As it is now, “flagship” species are either mammals, or birds. However, it is possible to make a “flagship” species out of an originally unnoticed, unattractive, humble species that does not belong to either of the aforementioned taxonomic groups; this possibility should certainly be further exploited in the frame of Life projects. The above can be done, if the characteristics that make the given species ‘special’ can be determined and publicized intensively, if the importance of the survival of the species for the protection of its environment can be stressed and if the feeling of ownership by the locals of a unique species that has to be protected can be established (e.g., in the case of endemics). It was done, quite successfully, with a small, gray, freshwater fish, endemic to Rhodes Island, Greece (http://www.life-gizani.gr/
). Why not try with an arthropod or a mollusc? It may worth it.
Still, to my view, biodiversity conservation should be aiming (as far as possible) at the whole aggregation of organisms that live in a specific habitat, with a bottom-up approach, namely starting from microbes and ending to vertebrates and not vice versa. The approach that says “by protecting a “flagship” species we protect all species” doesn’t seem to have worked so well so far or at least it doesn’t seem to be working in all cases, although it may be serving the funding needs of several of us (Life beneficiaries that is) pretty well. However, to be able to use a more holistic approach in protecting the biodiversity of an ecosystem, we need to know its structure and function in depth. For the latter, more research is needed (as in most cases we do not have this knowledge) and certainly closer cooperation between researchers and conservation practitioners is absolutely necessary, as mentioned by Jan Sliva above. A step is being taken in this direction in the new LIFE+ call (as Angelo Salsi mentions), let’s hope it will work and more steps will follow.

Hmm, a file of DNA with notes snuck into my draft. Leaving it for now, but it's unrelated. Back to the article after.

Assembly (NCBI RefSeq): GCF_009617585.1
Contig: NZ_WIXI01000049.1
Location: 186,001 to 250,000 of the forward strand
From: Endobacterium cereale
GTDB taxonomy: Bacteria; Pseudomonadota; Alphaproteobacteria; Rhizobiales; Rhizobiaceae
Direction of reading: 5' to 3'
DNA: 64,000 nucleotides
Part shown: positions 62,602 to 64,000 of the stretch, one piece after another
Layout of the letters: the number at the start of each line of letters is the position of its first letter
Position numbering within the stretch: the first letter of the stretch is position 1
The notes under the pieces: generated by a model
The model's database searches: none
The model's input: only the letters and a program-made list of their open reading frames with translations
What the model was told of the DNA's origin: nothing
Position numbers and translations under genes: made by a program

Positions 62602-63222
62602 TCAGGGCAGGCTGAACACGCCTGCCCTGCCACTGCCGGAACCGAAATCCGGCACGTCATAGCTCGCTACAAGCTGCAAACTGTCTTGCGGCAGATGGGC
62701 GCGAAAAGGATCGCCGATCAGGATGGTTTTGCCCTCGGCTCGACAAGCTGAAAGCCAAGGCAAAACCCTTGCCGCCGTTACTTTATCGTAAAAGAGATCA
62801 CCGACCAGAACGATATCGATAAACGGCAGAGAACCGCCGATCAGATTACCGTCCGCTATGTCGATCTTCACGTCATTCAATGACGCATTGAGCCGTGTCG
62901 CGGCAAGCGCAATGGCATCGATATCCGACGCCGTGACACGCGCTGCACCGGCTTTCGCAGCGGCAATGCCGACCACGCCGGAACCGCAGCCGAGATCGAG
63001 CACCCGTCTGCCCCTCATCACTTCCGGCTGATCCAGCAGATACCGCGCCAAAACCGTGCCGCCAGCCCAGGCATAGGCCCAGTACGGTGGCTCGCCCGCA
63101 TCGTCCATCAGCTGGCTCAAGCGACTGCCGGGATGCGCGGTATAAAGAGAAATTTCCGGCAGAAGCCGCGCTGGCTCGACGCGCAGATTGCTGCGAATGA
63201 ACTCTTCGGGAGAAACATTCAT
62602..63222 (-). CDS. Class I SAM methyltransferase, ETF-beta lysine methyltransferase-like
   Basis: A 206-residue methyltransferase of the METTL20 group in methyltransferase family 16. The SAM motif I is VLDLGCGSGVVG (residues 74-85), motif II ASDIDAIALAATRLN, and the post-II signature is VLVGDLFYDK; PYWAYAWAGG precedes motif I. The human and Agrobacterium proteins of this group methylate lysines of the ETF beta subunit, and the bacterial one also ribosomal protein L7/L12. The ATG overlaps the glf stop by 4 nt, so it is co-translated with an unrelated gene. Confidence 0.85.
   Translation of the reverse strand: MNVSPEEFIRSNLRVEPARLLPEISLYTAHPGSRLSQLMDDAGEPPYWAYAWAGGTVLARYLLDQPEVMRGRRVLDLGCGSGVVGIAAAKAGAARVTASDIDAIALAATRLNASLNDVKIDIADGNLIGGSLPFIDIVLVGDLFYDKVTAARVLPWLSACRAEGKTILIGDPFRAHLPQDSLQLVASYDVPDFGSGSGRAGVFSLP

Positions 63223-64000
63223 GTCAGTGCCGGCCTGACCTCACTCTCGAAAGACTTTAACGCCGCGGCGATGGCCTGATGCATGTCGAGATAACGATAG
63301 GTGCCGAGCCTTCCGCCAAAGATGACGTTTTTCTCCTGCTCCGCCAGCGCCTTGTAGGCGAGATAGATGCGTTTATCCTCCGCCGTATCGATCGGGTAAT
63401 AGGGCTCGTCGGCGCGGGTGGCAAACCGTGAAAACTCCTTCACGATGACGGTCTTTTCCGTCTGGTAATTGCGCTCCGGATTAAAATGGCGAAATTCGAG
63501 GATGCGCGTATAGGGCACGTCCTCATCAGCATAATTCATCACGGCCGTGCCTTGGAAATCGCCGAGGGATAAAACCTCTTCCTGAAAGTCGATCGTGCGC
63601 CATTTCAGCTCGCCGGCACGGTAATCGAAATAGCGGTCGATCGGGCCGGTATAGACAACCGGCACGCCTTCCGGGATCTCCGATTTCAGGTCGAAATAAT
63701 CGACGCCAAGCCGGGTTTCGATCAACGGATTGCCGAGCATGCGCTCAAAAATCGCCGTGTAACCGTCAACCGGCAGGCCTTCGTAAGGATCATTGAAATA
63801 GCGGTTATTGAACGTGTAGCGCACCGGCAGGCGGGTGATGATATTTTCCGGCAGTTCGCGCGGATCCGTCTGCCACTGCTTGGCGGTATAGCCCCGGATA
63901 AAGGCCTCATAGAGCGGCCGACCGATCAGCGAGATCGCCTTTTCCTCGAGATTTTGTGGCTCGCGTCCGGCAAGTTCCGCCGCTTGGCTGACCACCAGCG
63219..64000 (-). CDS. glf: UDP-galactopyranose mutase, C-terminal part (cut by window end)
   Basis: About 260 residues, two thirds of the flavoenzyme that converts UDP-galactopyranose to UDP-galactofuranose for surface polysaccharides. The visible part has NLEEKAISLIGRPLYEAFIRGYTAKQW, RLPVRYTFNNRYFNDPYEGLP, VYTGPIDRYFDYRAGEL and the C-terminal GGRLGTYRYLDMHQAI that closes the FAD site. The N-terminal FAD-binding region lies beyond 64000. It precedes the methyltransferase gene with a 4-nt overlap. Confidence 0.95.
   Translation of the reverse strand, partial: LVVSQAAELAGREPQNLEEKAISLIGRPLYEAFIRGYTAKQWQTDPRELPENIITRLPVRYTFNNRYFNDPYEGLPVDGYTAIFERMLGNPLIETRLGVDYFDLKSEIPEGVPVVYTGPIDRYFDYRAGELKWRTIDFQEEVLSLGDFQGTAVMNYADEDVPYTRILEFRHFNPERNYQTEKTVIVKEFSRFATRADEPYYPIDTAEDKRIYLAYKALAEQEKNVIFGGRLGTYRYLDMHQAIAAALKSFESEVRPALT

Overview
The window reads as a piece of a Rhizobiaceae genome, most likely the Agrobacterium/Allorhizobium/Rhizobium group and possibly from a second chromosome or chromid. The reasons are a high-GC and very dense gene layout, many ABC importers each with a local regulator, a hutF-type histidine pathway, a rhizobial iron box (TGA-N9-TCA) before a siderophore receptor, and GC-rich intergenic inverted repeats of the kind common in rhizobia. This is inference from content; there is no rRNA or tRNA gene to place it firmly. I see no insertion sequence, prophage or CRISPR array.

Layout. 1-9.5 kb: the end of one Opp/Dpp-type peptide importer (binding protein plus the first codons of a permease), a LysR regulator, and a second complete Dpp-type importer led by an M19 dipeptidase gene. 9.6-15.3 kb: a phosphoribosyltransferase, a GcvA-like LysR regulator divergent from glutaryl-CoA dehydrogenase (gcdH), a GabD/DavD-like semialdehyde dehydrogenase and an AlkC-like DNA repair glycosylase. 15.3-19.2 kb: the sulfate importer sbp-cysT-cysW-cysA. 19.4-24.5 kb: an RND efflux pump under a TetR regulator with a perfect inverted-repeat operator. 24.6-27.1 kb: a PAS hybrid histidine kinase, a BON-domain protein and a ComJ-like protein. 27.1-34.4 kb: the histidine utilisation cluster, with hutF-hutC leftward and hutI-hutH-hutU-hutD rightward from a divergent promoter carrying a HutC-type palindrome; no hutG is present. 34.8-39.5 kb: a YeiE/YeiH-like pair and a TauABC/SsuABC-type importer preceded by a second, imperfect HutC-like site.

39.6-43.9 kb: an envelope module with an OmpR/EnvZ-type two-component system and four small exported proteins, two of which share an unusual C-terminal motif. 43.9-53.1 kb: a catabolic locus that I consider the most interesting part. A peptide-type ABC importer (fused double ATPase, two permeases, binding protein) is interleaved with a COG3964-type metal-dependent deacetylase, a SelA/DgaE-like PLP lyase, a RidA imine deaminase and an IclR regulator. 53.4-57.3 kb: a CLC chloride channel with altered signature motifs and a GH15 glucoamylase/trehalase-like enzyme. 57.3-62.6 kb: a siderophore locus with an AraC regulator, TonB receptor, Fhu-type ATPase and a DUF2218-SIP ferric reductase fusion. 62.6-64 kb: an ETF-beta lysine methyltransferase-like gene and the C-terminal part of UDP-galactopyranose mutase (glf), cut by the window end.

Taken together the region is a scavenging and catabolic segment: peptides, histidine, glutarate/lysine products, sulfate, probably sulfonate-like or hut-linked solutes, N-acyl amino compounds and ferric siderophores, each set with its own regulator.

A last issue that I would like to raise here is that except from the ‘visible’ and the ‘less visible’ aspects of biodiversity there is also an ‘invisible’ aspect of it, which is genetic diversity. There seems to be no concern/action for conserving different ‘evolutionary significant units’ (ESUs), although this could be of great importance for a series of reasons (please see http://www.epbrs.org/PDF/Evolution%20and%20Biodiversity_shortversion_final.pdf
). I would very much like to see this topic discussed in the first place and taken into account in the future Life+ calls.